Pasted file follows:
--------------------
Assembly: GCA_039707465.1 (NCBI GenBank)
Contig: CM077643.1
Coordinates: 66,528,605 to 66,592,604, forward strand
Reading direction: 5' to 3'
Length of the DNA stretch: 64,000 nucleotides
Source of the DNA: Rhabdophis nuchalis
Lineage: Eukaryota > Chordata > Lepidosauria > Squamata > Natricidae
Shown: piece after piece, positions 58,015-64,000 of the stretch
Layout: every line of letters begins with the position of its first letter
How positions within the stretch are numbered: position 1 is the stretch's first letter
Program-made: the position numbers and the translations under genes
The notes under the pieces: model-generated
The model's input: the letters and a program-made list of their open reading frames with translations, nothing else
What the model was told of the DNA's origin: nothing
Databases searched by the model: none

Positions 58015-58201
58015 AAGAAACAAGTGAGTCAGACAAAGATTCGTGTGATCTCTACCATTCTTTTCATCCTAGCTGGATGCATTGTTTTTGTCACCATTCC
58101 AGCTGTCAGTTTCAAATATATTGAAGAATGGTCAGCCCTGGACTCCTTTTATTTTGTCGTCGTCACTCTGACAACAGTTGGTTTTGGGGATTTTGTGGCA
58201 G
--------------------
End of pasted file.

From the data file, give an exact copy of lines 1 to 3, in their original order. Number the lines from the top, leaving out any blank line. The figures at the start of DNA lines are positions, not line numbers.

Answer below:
Assembly: GCA_039707465.1 (NCBI GenBank)
Contig: CM077643.1
Coordinates: 66,528,605 to 66,592,604, forward strand